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Hot Air Rises and Heat Sinks: Everything You Know About Cooling Electronics Is Wrong
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More About the Author
Growing up in Buffalo, New York, and later, Detroit, provided me tons of Jean Shepherd-type material to work with, even though I was deprived of his Depression-era advantage. As I was graduating from the University of Detroit, ready to become a cartoonist, the next great American novelist, or perhaps a newspaper editor, AT&T offered to pay me to go to graduate school in California to become an engineer. So I ended up as Dilbert instead of Scott Adams, engineering my life away in a cubicle. Eventually I specialized in the obscure field of cooling electronics (basic secret: if it gets hot, point a fan at it).
Although I had sold out for mere monetary security and technical challenges, I never stopped writing stories. At work I circulated a simple newsletter about cooling electronics. In it, my fictional character Herbie kept making cooling mistakes, and I had to keep fixing them. The newsletter was well received, so I cranked them out regularly to a growing audience. In response to popular demand, I collected the stories into a couple of books that were published by ASME Press: "Hot Air Rises and Heat Sinks," and "More Hot Air." They have been praised as being "the funniest books ever written on keeping electronics from overheating." Honest. Humorous technical books. That should tell you something.
My latest book, a fun novel based on the mostly imagined memory of people I grew up with in Detroit, sprang out of a simple idea. What would happen if you went to a town and everybody you met there was insane? How would you know you weren't the crazy one? Doesn't it seem that way when you visit the town where you grew up? I sat down at the old Remington with just that one idea, and as I started to type, the characters appeared and started to play out the story. All I did was watch them and write it down. OK, maybe that makes it seem like I'm the crazy one. Does it seem crazy to title a book "The Loose Meat Sandwich King of Hamtramck"? I think it's better than the original working title, "A Dead Guy Stole Your Identity." And it has hardly any cooling of electronics.
I am a great admirer of the action books of Elmore Leonard (a fellow Detroiter), but my storytelling tends to lie somewhere between the colorful nostalgia of Leif Enger's "Peace Like a River" and the goofiness of Dave Barry. I'm not in the same league with these writing giants, I'm just giving you some familiar literary signposts for the neighborhood I'm writing in.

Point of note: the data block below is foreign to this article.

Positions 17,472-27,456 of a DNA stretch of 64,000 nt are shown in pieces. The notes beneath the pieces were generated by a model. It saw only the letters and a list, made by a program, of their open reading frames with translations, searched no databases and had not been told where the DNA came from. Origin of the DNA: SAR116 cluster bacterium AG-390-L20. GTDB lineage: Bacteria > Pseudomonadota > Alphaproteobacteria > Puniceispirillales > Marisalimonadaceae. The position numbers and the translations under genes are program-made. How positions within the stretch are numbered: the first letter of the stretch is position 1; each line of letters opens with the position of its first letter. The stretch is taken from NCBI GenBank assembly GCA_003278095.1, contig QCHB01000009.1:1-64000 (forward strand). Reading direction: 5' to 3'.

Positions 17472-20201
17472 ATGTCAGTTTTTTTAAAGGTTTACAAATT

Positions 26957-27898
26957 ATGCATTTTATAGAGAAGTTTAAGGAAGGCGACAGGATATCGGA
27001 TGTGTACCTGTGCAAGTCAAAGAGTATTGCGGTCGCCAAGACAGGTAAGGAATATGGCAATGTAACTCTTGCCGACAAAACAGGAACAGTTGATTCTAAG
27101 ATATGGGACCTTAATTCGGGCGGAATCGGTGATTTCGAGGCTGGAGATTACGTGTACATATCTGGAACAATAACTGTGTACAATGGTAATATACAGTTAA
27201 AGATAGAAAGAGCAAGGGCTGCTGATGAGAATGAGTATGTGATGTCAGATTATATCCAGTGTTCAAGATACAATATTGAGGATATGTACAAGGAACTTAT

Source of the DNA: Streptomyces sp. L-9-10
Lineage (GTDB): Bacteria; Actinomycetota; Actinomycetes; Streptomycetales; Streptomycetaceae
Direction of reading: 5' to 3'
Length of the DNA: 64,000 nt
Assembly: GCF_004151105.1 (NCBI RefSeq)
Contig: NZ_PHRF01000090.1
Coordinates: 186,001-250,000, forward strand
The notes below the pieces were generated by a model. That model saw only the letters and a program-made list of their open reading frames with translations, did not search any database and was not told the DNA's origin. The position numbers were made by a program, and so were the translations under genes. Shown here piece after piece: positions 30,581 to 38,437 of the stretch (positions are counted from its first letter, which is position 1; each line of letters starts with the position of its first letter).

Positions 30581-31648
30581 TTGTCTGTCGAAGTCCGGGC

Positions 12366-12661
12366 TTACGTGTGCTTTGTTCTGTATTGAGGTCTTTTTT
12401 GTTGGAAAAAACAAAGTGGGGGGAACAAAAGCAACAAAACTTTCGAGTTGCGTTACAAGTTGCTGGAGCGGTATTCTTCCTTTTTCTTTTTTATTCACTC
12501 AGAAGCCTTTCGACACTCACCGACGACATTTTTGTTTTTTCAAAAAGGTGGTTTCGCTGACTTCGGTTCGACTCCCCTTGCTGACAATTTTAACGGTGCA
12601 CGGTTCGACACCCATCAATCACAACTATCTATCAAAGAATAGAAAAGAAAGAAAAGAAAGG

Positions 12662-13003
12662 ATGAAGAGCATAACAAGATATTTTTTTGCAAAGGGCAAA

I have lived my adult life (when did I become an adult?) in the Chicago area, where I continue cooling electronics and writing amusing stories. And I still struggle to outdo my best opening line ever, which my wife discovered in a pile of papers in the basement. In the eighth grade I scribbled down a short story that starts:
"I was sleeping as peacefully as could be expected ... for a spy."
Top Customer Reviews
I recommend this book to anyone brave enough to attemp thermal qualification of any type of electronic system, and many "real life" lessons are to be learned. A must in your collection of "got to have" titles !!!
Kordyban teaches heat transfer with practical examples, geared specifically towards electronics cooling. He debunks many myths and misconceptions along the way. The book really is entertaining, too. I laughed out loud. I wish more technical books were as enjoyable to read!
The only addition I would have liked would have been a discussion of horizontally mounted PCB's and how heat transfers from these boards.
A great read.
Dr. Behnam Entezam
Most Recent Customer Reviews
www.google.com mde this search possible most of the timea when i was serching for good filter book. Read morePublished 4 months ago by Vlatko Bonic
Outstanding. Explains complicated things in simple steps, easy to read story style with lots of jokes.Published 5 months ago by T R Schofield
I've performed thermal analysis over the years for a number of projects at work, and when searching for topics on thermal design and analysis I always ran across Mr. Read morePublished on August 20, 2013 by D. Landers
Electronics fail because of heat, but few EE's are taught heat transfer in college.
This is a simple (for EE's) introduction to the subject which will give you an idea why the... Read more
Mr. Kordyban does a great job explaining how misunderstood those thermal engineers are! There are very good examples of what to do and what not to do when it comes to cooling your... Read morePublished on December 17, 2012 by Dude Bear
Tony Kodyban is a hoot and a half. He is extremely knowledgeable in the thermal problems associated with electronics, but his real gift is making it fun to learn about it. Read morePublished on October 11, 2010 by Harley
The author, in a relaxed style that is often "laugh-out loud" funny, illustrates many of the misconceptions and mistakes, pertaining to cooling electronic equipment. Read morePublished on March 22, 2010 by Robert N. Guenther Jr.
Using simple, conceptual metaphors for how heat radiates, dissipates and conducts through materials, Tony explains the process using humor and as little math as necessary. Read morePublished on January 9, 2010 by Douglas Tao
The whole "story-telling" theme wastes a lot of space that could have been filled with useful information. Read morePublished on January 2, 2010 by klutch